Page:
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What is fibromyalgia?

Fibromyalgia is a condition marked by chronic pain and allodynia (a heightened and painful response to pressure).

Other symptoms range from extreme fatigue, sleep disturbance and joint stiffness, to difficulty swallowing, bowel and bladder problems, numbness and tingling.

Fibromyalgia affects two to five per cent of Australians, and tends to develop in women during middle adulthood, though men and young people can be affected too. It does not cause inflammation or damage in painful areas, and is thought to be due to an overactive pain system. Fibromyalgia is different to polymyalgia rheumatic, a type of arthritis in which symptoms are felt more in the muscles.

Symptoms of fibromyalgia

Fibromyalgia symptoms can range from mild to severe, and include:

  • Extreme fatigue
  • Increased sensitivity to pain due to a decreased pain threshold
  • Increased responsiveness to sensory stimuli such as heat, cold, light, and numbness or tingling
  • Problems with cognition (impacting on memory and concentration)
  • Problems with sleep

Some people with fibromyalgia have other symptoms, such as irritable bowel syndrome, an irritable or overactive bladder, headaches, and numbness or tingling in the arms and legs.

For some people, symptoms may disappear for extended periods of time, even years. Others experience pain every day, or experience variations between these two extremes.

Causes of fibromyalgia

As yet, the exact cause or causes of fibromyalgia are not known, though it is believed to involve environmental, genetic, neurobiological and psychological factors. It commonly occurs in people with:

  • An illness such as a virus (or a recent illness or infection)
  • Emotional stress and depression
  • Family history
  • Lupus or rheumatoid arthritis
  • Mood disorders
  • Pain from an injury or trauma
  • Previous pain syndromes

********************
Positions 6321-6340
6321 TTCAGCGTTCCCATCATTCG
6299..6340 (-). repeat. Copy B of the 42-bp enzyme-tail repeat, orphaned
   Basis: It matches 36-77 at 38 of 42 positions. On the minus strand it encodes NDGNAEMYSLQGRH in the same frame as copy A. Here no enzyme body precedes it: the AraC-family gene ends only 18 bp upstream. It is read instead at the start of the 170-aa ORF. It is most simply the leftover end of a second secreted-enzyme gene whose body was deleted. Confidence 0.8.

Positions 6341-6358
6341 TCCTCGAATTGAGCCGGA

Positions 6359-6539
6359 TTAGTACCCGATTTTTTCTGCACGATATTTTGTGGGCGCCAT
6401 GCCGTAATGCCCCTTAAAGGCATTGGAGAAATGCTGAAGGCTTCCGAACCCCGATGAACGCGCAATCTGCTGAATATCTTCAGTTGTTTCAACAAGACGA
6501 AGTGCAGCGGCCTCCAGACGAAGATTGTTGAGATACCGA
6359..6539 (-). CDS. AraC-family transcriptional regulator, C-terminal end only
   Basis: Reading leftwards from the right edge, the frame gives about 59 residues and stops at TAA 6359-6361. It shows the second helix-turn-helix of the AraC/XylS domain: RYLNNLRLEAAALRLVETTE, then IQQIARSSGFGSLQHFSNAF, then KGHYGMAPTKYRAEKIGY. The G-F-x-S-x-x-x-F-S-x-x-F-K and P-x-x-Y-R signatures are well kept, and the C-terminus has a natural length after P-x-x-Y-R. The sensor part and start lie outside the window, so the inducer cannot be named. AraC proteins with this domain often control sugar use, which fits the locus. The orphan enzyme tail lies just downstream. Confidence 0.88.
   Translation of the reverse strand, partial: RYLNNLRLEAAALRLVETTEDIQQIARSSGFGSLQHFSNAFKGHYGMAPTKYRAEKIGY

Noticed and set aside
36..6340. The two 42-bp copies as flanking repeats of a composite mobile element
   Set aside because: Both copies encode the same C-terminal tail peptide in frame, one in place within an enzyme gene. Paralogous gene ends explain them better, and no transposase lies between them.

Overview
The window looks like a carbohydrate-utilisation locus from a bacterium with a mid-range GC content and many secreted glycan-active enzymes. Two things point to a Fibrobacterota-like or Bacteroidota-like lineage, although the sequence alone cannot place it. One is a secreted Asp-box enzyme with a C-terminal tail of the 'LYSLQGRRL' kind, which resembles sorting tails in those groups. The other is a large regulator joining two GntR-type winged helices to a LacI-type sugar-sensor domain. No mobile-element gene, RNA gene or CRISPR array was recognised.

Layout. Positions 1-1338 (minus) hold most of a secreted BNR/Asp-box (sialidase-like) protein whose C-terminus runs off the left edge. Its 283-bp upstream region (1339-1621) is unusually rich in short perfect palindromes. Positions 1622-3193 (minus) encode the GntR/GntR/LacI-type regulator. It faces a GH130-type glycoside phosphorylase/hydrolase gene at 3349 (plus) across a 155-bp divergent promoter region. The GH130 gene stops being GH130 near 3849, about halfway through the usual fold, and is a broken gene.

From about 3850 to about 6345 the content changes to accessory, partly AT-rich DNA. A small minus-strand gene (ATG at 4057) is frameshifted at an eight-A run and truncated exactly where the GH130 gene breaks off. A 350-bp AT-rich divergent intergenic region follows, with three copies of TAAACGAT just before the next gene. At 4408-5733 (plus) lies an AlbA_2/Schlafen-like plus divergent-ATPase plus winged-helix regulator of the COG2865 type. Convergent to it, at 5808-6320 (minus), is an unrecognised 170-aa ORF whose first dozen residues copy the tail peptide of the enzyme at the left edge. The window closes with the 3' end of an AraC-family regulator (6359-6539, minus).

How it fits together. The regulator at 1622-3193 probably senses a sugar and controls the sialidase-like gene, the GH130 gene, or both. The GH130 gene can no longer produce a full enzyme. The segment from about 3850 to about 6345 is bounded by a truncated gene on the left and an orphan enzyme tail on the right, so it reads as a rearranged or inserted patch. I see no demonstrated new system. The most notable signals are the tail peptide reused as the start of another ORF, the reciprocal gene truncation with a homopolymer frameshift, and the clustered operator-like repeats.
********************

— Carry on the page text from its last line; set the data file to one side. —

• Substance abuse

There is no cure for fibromyalgia, but treatment can help manage symptoms.

Diagnosis and treatment of fibromyalgia

Because it does not cause inflammation or damage, fibromyalgia can be very difficult to diagnose. There are no blood tests, scans or x-rays available, though these tests may be used to exclude other conditions.

Signs that suggest a diagnosis of fibromyalgia are:

  • Abnormal tenderness at particular points around the neck, shoulder, chest, elbow, knee and hip
  • Disturbed sleep patterns
  • Widespread pain for three months or longer

Effective management starts with a correct diagnosis, after which a program is designed to meet each person’s needs. Treatment generally involves a combination of:

  • Education – people with fibromyalgia need to understand the condition in order to decide which management approach will suit them
  • Exercise – gentle aerobic exercise, such as walking, tai chi or swimming, can help manage symptoms
  • Massage – this can aid muscle relaxation and stress management
  • Medication – combined with other strategies, medication may be used to manage pain, promote sleep and reduce stress
  • Nutrition – eating a balanced diet can help provide better energy levels, maintain weight, and achieve a great sense of wellbeing
  • Stress management and relaxation – skills that can help manage stress include planning, relaxation, assertiveness and emotional management

Related conditions

Living with ongoing pain and fatigue often leads to secondary conditions, such as anxiety and depression.

Further information and resources 


This article is of a general nature only. You should seek medical advice if you think you may have symptoms of fibromyalgia.